Construction of an instrument to measure social valuation in an emerging market context
Katono, Isaac Wasswa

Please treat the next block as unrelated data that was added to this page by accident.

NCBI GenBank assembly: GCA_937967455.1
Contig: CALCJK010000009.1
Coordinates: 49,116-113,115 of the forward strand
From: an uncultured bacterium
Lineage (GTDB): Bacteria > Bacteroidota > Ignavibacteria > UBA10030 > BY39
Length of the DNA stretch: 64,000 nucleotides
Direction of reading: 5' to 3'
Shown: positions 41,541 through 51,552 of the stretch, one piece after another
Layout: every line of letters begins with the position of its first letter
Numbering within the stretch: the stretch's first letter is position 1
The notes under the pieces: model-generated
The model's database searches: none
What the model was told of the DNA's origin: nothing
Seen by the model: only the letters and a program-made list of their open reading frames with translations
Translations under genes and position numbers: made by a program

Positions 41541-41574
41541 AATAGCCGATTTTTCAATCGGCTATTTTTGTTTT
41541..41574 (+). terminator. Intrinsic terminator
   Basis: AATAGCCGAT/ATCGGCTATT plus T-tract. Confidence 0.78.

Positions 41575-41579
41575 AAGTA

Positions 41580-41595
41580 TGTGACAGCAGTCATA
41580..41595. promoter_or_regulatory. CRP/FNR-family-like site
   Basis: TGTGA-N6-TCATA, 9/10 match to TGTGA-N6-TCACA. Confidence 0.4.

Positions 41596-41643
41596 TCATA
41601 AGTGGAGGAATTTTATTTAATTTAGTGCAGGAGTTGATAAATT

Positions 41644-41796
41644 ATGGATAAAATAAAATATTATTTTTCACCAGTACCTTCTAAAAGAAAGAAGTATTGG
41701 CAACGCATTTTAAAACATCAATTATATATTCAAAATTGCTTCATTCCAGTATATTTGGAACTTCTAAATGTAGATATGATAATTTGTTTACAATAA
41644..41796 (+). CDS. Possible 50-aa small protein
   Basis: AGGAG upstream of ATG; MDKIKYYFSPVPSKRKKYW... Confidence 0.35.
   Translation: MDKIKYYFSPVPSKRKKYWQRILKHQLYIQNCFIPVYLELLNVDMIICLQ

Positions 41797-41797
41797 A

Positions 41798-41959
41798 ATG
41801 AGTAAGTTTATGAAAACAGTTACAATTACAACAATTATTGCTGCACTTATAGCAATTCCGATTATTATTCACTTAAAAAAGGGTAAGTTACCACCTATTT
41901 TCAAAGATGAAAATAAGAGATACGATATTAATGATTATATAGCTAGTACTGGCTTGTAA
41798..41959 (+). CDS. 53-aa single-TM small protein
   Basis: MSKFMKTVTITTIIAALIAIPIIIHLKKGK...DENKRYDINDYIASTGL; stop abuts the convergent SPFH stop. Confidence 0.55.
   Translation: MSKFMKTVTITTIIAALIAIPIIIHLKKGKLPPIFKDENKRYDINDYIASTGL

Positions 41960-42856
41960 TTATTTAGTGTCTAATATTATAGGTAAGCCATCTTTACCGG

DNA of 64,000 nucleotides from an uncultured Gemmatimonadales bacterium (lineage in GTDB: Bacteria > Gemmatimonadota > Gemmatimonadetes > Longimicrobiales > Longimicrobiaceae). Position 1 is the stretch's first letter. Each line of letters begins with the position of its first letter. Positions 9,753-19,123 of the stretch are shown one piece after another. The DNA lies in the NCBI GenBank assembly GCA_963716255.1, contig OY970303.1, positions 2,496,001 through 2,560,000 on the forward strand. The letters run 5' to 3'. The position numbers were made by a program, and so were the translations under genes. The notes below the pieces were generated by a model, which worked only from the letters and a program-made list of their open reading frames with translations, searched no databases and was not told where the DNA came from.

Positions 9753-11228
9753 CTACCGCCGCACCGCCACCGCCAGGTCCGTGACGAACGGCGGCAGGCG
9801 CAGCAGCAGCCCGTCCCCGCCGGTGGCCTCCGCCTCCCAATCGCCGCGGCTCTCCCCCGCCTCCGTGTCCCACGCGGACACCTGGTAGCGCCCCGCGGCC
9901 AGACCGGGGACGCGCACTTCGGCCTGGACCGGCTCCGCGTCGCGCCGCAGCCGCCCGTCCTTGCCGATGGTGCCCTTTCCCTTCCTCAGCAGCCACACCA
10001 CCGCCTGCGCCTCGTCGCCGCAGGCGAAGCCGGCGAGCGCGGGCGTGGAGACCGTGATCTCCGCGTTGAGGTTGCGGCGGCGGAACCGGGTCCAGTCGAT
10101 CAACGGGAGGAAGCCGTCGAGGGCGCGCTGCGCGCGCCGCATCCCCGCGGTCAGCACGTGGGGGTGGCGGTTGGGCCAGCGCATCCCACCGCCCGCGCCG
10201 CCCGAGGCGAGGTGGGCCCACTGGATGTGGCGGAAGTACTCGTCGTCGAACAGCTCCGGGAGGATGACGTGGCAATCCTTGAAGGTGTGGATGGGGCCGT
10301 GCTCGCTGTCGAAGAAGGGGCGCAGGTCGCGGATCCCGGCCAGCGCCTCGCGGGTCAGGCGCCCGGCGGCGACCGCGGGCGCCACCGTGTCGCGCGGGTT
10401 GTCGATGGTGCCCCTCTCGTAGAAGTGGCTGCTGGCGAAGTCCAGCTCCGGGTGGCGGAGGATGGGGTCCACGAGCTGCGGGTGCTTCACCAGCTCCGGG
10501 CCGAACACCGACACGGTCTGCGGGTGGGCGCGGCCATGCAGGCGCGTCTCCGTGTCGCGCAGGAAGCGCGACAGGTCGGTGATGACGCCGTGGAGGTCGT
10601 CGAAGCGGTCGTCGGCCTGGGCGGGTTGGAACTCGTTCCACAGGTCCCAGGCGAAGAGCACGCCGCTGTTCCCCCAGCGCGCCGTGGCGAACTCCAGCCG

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Purpose – This study aims to construct a parsimonious instrument to measure social valuation in a collective setting using Uganda as an example. Design/methodology/approach – A triangulation technique was used in this study. Conversations with students, parents, teaching and non‐teaching staff at Uganda Christian University (UCU) main campus were carried out, as well as a rigorous review of the literature to gather an original set of items on social valuation. Content and face validity were carried out in order to get rid of redundant and ambiguous items. The remaining items were incorporated in a questionnaire which was pretested before being distributed to a convenience sample of 650 third‐year business students on the four campuses of UCU, each located in one of the four regions of Uganda. Findings – Principal axis factoring by promax rotation extracted six oblique factors accounting for 56 percent of the variance, namely, teaching of entrepreneurship in schools, family, knowledge, institutions, perception of education, and culture. Confirmatory factor analysis found the measurement model to have acceptable fit statistics. Research limitations/implications – The study used a convenience sample of students from four campuses of one institution in the country. Practical implications – Government and other stakeholders in the entrepreneurial sector should use the instrument developed in this study as a guide in a bid to enhance entrepreneurship. Originality/value – Existing measures of social valuation were designed in the West and may not be wholly applicable in a developing country setting. The instrument designed in this study in a collective setting should be a great contribution to entrepreneurial research and development in developing economies.